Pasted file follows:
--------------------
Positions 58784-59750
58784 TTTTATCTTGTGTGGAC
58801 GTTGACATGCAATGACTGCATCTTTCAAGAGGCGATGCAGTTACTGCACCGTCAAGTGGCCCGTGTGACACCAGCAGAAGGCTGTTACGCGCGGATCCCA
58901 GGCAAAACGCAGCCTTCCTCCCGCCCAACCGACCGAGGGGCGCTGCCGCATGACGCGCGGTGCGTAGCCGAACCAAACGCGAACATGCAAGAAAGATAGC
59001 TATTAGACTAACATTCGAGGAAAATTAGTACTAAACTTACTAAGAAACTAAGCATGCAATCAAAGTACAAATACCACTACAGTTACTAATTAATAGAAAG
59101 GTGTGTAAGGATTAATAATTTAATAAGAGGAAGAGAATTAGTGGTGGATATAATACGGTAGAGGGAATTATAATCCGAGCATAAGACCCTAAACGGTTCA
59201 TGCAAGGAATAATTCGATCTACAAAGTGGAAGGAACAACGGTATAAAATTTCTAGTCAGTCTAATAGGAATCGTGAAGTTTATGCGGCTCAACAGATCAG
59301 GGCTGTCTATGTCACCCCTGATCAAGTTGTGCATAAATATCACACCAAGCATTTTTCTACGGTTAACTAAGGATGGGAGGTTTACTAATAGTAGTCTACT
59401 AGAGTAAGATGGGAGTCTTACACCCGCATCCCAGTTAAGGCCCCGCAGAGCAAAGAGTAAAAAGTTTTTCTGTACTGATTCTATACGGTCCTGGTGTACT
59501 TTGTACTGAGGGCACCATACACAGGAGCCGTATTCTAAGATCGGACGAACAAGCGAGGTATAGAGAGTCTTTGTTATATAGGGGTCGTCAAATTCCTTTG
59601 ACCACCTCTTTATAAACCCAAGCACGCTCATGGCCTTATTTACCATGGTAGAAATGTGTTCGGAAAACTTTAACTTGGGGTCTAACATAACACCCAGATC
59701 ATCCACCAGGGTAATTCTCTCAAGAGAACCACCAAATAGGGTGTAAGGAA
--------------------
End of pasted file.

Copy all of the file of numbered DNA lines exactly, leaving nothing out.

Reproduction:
Positions 58784-59750
58784 TTTTATCTTGTGTGGAC
58801 GTTGACATGCAATGACTGCATCTTTCAAGAGGCGATGCAGTTACTGCACCGTCAAGTGGCCCGTGTGACACCAGCAGAAGGCTGTTACGCGCGGATCCCA
58901 GGCAAAACGCAGCCTTCCTCCCGCCCAACCGACCGAGGGGCGCTGCCGCATGACGCGCGGTGCGTAGCCGAACCAAACGCGAACATGCAAGAAAGATAGC
59001 TATTAGACTAACATTCGAGGAAAATTAGTACTAAACTTACTAAGAAACTAAGCATGCAATCAAAGTACAAATACCACTACAGTTACTAATTAATAGAAAG
59101 GTGTGTAAGGATTAATAATTTAATAAGAGGAAGAGAATTAGTGGTGGATATAATACGGTAGAGGGAATTATAATCCGAGCATAAGACCCTAAACGGTTCA
59201 TGCAAGGAATAATTCGATCTACAAAGTGGAAGGAACAACGGTATAAAATTTCTAGTCAGTCTAATAGGAATCGTGAAGTTTATGCGGCTCAACAGATCAG
59301 GGCTGTCTATGTCACCCCTGATCAAGTTGTGCATAAATATCACACCAAGCATTTTTCTACGGTTAACTAAGGATGGGAGGTTTACTAATAGTAGTCTACT
59401 AGAGTAAGATGGGAGTCTTACACCCGCATCCCAGTTAAGGCCCCGCAGAGCAAAGAGTAAAAAGTTTTTCTGTACTGATTCTATACGGTCCTGGTGTACT
59501 TTGTACTGAGGGCACCATACACAGGAGCCGTATTCTAAGATCGGACGAACAAGCGAGGTATAGAGAGTCTTTGTTATATAGGGGTCGTCAAATTCCTTTG
59601 ACCACCTCTTTATAAACCCAAGCACGCTCATGGCCTTATTTACCATGGTAGAAATGTGTTCGGAAAACTTTAACTTGGGGTCTAACATAACACCCAGATC
59701 ATCCACCAGGGTAATTCTCTCAAGAGAACCACCAAATAGGGTGTAAGGAA